Ruurd Neurink – Porsche

Ruurd Neurink – Porsche

Ruurd Neurink is Marketing and Communication Manager at Porsche in the Netherlands. Porsche in the Netherlands is part of Pon Luxury & Performance Cars, known as Pon Porsche Import. Pon was actually the first importer of Porsche globally, back in 1949. Ruurd is responsible for marketing and communication within Porsche Netherlands. His team tackles anything to do with marketing, including content creation, campaigns, product introductions and customer experiences. Ruurd: “The Netherlands is a relatively small market compared to other countries, but the mentality of the Dutch is that we are quite critical, innovative, and very entrepreneurial. So that gives us an interesting position within the broader organisation of Porsche. On the one hand we are part of a strong global brand with Porsche, but at the same time we have that Dutch entrepreneurial mentality coming from our Pon family. This means we like to try new things in our market and can be a bit bold with that. Or as we put it: ‘Sometimes it’s better to ask for forgiveness, than for permission’.”

Main KPIs for growth

Porsche has been a renowned and leading brand for over 70 years. According to Ruurd, this makes for a small margin where they can locally operate in: “From a small country and small market, there is limited space for us to act on the brand side, so our goal is to utilize the global brand for local impact. We measure our impact through customer feedback. Customer satisfaction is our most important indicator on how we are doing as a brand, which in turn results in sales. From a brand perspective, we track mainly internationally. Locally, we have not been tracking as much but this is something we are working on, as well as exploring our brand KPIs a bit more. Not just looking at current times, but also towards the future of Porsche. There have been a few shifts over the years that people were apprehensive of at first, such as lean manufacturing, diesel power and the launch of SUVs. People didn’t think it would fit the Porsche brand. Which was not any different when we introduced the concept model of our first electric car. 5 years later, you can’t open a car magazine without seeing the massive praise it’s receiving. When you want to measure how your brand is growing and changing, you need to look at your different target groups. That’s something we are working on more and more. Differentiate, and looking closer at what your brand means to different generations and target groups now and in the future.”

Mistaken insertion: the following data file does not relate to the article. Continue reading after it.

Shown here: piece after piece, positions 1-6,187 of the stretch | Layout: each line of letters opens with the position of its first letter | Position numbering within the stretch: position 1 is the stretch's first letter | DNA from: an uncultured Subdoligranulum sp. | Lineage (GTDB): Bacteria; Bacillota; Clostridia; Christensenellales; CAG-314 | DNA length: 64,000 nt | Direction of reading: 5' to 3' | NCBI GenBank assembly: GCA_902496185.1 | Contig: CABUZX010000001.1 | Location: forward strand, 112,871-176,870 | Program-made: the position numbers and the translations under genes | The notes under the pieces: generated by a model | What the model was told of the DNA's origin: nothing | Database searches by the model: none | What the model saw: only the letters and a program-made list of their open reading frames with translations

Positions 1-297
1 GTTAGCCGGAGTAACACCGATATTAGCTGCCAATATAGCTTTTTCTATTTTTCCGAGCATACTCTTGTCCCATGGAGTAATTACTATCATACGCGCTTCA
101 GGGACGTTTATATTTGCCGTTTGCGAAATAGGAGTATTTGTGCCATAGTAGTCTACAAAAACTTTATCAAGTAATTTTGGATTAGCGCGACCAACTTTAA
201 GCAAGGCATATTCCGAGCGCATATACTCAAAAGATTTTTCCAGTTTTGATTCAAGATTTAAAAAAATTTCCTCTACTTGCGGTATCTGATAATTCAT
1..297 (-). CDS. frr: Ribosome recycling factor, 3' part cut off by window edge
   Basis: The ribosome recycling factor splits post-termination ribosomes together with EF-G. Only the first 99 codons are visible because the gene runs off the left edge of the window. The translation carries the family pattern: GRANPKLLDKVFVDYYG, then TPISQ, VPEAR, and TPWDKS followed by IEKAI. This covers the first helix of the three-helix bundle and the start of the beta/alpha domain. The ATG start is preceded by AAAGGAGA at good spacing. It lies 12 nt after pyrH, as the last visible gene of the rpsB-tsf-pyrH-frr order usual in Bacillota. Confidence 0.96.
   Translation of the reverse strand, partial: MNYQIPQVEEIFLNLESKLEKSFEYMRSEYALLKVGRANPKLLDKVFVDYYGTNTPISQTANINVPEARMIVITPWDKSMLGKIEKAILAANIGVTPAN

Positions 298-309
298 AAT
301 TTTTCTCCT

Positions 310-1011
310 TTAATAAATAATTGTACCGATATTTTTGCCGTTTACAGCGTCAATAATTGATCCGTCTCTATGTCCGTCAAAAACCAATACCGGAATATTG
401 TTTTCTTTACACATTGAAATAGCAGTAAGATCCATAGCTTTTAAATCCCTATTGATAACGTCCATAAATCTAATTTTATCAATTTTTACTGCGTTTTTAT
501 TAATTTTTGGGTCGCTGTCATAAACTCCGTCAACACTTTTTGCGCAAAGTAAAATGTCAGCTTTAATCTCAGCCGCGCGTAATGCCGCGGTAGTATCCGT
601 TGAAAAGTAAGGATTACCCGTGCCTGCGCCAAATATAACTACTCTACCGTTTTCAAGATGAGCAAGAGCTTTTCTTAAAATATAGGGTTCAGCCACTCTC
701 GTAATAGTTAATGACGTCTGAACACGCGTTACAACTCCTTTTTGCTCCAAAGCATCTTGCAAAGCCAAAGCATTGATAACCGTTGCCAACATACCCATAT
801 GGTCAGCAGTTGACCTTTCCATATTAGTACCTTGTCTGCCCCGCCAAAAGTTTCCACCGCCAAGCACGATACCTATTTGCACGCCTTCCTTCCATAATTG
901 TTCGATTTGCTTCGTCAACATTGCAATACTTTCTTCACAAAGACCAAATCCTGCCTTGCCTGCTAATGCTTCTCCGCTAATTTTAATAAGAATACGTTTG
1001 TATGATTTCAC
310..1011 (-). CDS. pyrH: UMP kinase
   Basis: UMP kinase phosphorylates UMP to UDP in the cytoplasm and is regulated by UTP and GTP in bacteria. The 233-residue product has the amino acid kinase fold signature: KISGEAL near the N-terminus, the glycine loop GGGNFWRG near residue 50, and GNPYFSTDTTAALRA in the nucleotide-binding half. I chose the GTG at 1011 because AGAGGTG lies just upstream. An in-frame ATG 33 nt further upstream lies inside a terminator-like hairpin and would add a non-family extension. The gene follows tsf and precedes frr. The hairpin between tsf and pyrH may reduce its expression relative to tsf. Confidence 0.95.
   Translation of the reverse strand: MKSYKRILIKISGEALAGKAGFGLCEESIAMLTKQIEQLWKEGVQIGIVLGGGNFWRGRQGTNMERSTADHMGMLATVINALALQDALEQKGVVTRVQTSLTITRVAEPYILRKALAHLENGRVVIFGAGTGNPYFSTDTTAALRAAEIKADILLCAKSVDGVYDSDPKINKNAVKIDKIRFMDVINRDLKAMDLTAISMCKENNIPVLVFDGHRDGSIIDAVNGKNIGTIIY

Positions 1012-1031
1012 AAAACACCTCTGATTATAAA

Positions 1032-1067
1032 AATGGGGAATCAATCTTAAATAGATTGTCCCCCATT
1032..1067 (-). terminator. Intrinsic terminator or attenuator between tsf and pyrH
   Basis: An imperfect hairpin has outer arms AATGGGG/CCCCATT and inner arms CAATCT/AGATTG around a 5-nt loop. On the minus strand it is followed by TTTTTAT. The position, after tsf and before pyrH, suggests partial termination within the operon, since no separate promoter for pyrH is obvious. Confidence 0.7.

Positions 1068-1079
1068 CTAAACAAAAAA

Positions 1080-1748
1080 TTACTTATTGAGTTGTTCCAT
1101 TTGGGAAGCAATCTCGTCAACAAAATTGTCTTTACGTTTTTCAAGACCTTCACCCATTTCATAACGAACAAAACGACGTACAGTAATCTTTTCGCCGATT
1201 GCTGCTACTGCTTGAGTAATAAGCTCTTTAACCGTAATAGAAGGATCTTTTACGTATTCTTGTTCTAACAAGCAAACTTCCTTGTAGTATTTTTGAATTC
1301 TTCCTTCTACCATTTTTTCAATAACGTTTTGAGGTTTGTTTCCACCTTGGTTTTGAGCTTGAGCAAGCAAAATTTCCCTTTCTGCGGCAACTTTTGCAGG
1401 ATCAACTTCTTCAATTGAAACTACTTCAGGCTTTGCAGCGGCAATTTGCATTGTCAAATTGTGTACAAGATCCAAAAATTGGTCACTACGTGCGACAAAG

The role of creative